Every executive fears the day when hackers might breach network security, steal loads of sensitive data and ensure that the company's name will appear in months of embarrassing news headlines.
Using botnets, backdoor programs and other increasingly sophisticated means, the bad guys are getting better at cracking the best IT security barriers around. So your best bet is to live each day like you're going to be hacked and have a plan to find the thief quickly and keep your company's reputation intact, said experts at this week's SecureWorld conference in Millis, Mass.
That advice may be ringing in the ears of officials at Boston College. The Associated Press reported Thursday that the college warned 120,000 alumni that their personal information may have been stolen when an intruder hacked into a school computer containing the addresses and Social Security numbers of BC graduates.
BC spokesman Jack Dunn told the news agency that officials don't believe the hacker accessed personal information, but instead planted a program that could be used to launch attacks on
Forensics was a word repeated throughout this week's SecureWorld conference. Experts mentioned the media firestorm that has enveloped ChoicePoint and other companies where hackers were able to steal mountains of consumer data that could eventually be used for identity theft and other cybercrimes.
"It behooves you to learn computer law; what police will want to know if a break happens," said Whitfield Diffie, vice president and CSO of Sun Microsystems. "Forensics is critical so when someone breaks in you have a record prosecutors can use."
The bad news is that every business can be hacked no matter how seriously executives take security, experts said. The good news is that companies can keep their reputations intact by responding the right way to a cyberheist. And that's where forensics is vital. It's all about knowing what not to touch and who to call the moment you think you've been hacked.
"Your number-one priority should be to notify law enforcement," said Brett Jaffe, principle of Medford, Mass.-based forensics firm Digital Discovery.
Jaffe's first piece of advice: "Have an incident response policy in place because without one you're already a step behind. You need a clear policy for network use -- who is on the network, what kind of access they're supposed to have and what employees can and cannot do. Make a copy of that policy available to all employees and make sure it is signed and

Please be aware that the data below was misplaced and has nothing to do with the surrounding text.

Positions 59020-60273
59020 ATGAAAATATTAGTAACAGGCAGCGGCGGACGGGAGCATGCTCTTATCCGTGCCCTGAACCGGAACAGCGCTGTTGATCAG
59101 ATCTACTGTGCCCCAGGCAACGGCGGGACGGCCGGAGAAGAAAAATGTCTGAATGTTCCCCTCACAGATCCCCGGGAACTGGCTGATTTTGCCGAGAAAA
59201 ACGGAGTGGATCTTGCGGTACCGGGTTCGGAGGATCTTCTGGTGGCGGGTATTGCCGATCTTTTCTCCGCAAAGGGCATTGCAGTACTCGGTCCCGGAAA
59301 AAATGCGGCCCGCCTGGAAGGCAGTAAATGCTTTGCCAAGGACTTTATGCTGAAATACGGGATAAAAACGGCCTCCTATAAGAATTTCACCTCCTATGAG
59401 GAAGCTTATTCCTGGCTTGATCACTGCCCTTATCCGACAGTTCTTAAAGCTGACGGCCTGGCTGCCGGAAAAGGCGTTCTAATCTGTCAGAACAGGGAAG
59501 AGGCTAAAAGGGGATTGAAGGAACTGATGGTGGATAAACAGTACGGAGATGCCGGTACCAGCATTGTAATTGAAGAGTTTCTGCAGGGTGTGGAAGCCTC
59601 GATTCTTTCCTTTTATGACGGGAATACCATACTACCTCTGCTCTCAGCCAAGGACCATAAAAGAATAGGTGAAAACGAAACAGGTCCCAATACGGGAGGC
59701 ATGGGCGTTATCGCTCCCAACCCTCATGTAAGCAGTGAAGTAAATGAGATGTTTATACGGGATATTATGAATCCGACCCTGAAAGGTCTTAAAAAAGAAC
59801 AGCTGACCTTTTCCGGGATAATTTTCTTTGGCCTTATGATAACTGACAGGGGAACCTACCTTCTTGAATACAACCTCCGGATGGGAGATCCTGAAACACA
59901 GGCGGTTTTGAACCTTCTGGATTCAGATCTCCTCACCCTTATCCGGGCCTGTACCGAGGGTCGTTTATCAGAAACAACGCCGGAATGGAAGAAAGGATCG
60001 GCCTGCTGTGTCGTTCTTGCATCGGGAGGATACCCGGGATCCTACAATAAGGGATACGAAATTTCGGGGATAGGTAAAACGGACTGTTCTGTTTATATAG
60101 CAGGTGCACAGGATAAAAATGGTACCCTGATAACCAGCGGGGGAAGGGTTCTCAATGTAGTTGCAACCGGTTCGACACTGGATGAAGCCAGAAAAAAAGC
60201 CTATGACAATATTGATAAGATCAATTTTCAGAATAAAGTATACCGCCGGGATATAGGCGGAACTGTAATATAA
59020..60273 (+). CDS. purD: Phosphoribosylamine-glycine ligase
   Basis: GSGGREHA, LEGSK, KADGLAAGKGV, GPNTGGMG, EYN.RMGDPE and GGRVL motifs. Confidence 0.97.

He also advises logging everything and making that data easy to retrieve. "Log as much as possible," Jaffe said. "Storage is cheap. Lawsuits are not."
In the end, he said forensics is about not altering data. And it's better to have more evidence than not enough if something happens, he said.
"Always plan for something happening," he said. "It's not a matter of if, it's a matter of when."
Terri Curran, information security director for Framingham, Mass.-based Bose Corp., said she keeps up with reports from various research firms and scans the latest information security headlines. In the end, she said it's most important to talk to your peers and see what they're experiencing in the trenches.
She conducted an informal poll among her peers and found, among other things, that some companies are putting more money in the budget to upgrade forensics capabilities. However, when she asked other IT professionals what they wanted but didn't get in their budgets they listed:
- A comprehensive business risk analysis;
- Implementation of a centralized log server;
- Network access controls for policy and compliance management; and
- Formal incident response training.
Those are important items for any company that wants to weather the headlines a massive breach could unleash, experts agreed.
For her part, Curran would be more than happy to see fewer headlines in the future.
"I don't want to read another ChoicePoint story," she said. "It's becoming a knee-jerk [reaction] at this point."